Gordon Monson: Can Utah’s Cam Rising be a better quarterback than USC’s Heisman favorite? He was the first time around.

Caleb Williams has been phenomenal all season, but the Utes managed to out-duel him in Salt Lake City.

(Trent Nelson | The Salt Lake Tribune) USC Trojans quarterback Caleb Williams (13) scrambles for a first down as the University of Utah hosts USC, NCAA football in Salt Lake City on Saturday, Oct. 15, 2022.

I received my annual Heisman ballot reminder regarding this year’s voting process, including specific instructions as to how ballots should be cast, when they should be cast, as well as the yearly nudge not to reveal personal selections until after the trophy is actually awarded.

The voting period is now open. It closes on Monday.

I’ll wait on casting that vote, which includes space for first, second and third places, until the last minute — in part because Utah will play a huge role in determining exactly who might get the top spot.

The overwhelming favorite, now that Ohio State and its quarterback CJ Stroud lost to Michigan the way it and he did on Saturday, is USC quarterback Caleb Williams. Last I checked, his odds of winning out of Vegas were set at a ridiculous 1/30. The next closest was a tie between Stroud and TCU’s Max Duggan, who are each at 25/1.

The problem for Williams is that he must face and beat Utah, one would presume, unless he impresses voters in some other extraordinary way in defeat, on Friday night in the Pac-12 title game.

That will not be an easy stroll to the award.

Not only will Williams have to conquer a Ute defense that has mostly played at a peak level since he shredded it in the first half of the Trojans’ loss to Utah in October — the second half was much different, momentum gained by that defense which was sustained through the rest of the game, the rest of the regular season — he will also have to duel the other quarterback in that game, a man that pulled USC apart, piece by piece in the Utes’ victory.

There is no doubt that Cam Rising has the full attention of the USC Trojans, every bit as much as Williams is the focus of the Utes. Each of the QBs is like the dude at the airport with the beacons in his hands, guiding Airbus A380 and Boeing 777 pilots into their respective gates.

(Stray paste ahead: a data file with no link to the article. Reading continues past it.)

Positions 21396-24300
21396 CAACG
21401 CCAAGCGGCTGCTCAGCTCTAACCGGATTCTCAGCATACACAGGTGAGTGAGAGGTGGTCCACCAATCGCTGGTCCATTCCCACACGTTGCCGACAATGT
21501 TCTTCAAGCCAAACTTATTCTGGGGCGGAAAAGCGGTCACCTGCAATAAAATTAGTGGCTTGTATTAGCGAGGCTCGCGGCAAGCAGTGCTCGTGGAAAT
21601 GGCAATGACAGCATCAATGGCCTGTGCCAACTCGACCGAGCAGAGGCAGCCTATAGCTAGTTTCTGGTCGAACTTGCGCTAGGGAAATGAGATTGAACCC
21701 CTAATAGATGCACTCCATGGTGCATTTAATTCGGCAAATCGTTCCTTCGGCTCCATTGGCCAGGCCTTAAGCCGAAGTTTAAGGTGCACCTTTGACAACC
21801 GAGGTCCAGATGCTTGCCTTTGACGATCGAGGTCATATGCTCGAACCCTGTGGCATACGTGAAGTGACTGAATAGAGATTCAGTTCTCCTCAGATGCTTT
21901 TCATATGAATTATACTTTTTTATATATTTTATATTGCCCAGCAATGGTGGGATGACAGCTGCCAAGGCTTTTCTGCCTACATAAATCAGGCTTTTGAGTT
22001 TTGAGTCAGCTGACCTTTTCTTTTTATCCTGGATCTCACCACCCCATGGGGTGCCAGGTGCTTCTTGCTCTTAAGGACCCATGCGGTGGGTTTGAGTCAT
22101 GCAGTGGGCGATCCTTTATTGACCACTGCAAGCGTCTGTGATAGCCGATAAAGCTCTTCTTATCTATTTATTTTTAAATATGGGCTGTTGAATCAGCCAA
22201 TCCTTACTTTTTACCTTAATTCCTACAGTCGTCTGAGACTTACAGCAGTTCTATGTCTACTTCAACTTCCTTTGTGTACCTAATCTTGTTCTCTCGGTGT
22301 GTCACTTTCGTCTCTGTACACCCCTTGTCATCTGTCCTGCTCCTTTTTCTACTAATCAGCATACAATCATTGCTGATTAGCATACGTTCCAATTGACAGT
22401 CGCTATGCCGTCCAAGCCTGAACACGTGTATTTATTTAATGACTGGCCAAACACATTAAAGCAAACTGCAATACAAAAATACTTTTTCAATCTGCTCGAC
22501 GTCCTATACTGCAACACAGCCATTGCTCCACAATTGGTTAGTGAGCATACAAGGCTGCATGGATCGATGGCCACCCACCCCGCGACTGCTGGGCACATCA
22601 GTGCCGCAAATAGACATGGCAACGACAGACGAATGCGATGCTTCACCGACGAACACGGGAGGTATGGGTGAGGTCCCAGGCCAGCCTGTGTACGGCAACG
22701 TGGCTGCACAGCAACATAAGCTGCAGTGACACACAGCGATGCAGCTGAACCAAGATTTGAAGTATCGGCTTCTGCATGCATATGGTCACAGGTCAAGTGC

Consider what Williams and Rising achieved in that first meeting.

Williams hit on 25 of 42 throws for 381 yards, and five touchdowns and no picks. He completed balls to nine different receivers. He also ran for a net 57 yards, actually gaining 97, but giving 40 back via four sacks.

Rising connected on 30 of 44 passes for 415 yards, and two touchdowns and no interceptions. He threw to seven different receivers, foremost among them Dalton Kincaid, who throttled the Trojans with 16 receptions for 234 yards. Rising also caught a pass for nine yards and led the Utes in rushing with 60 yards and three touchdowns. He was not sacked a single time.

In that 43-42 win, Rising scored on a run early in the fourth quarter to tie the count at 35. After Williams fired a 20-yard TD pass, Rising led the Utes back, picking up key third-down conversions, and then scoring another rushing touchdown. He then, with the game on the line, made good a two-point conversion with his legs.

Utah fans remember that moment fondly, as well as the defense then closing the victory out by stopping Williams in the final seconds.

Recapping it here, for them, is a joy. It will never fade or get tired.

Comparing Williams and Rising over the entire season is a different look.

Rising has completed 218 of 330 passes for 2,629 yards with 22 TD throws and seven picks. Three of those interceptions came in the same game. He has a passer rating of 151.04. Rising’s also run for 391 yards, six touchdowns.

Williams has thrown for 3,712 yards, completing 268 of 407 passes, with 34 TDs and just three picks. His rating: 168.6. Impressive.

One difference between the quarterbacks is that Rising missed a game and, while he rarely talks about it, has worked around a dinged wheel that has affected both his throwing accuracy and his mobility. Whether that knee, which notably enough was hurt in the first game against USC, will limit him on Friday is beyond significant.

It’s all-important to Utah because the Utes are fully aware, as well as their defense has played in recent weeks, they will have to keep up with the high-scoring Trojans, who average 42.5 points per game, which is .5 more than what they got against the Utes seven weeks ago.

The Trojans respect what Rising did against them because only idiots wouldn’t, and they also suspect that he might not be able to do everything he did against them to ruin their perfect season on Oct. 15 at Rice-Eccles.

They’re going to find out.

Just like everyone watching — Heisman voters and millions of other college football fans — is going to observe the far or near reach of Williams’ talents against a now improved defense in a game in Vegas with not just a Pac-12 championship on the line, but for USC a possible College Football Playoff invitation.

It could be enough to win him a famous trophy. And it could be enough for him to lose it, regardless of the odds currently leaning so heavily in his favor.

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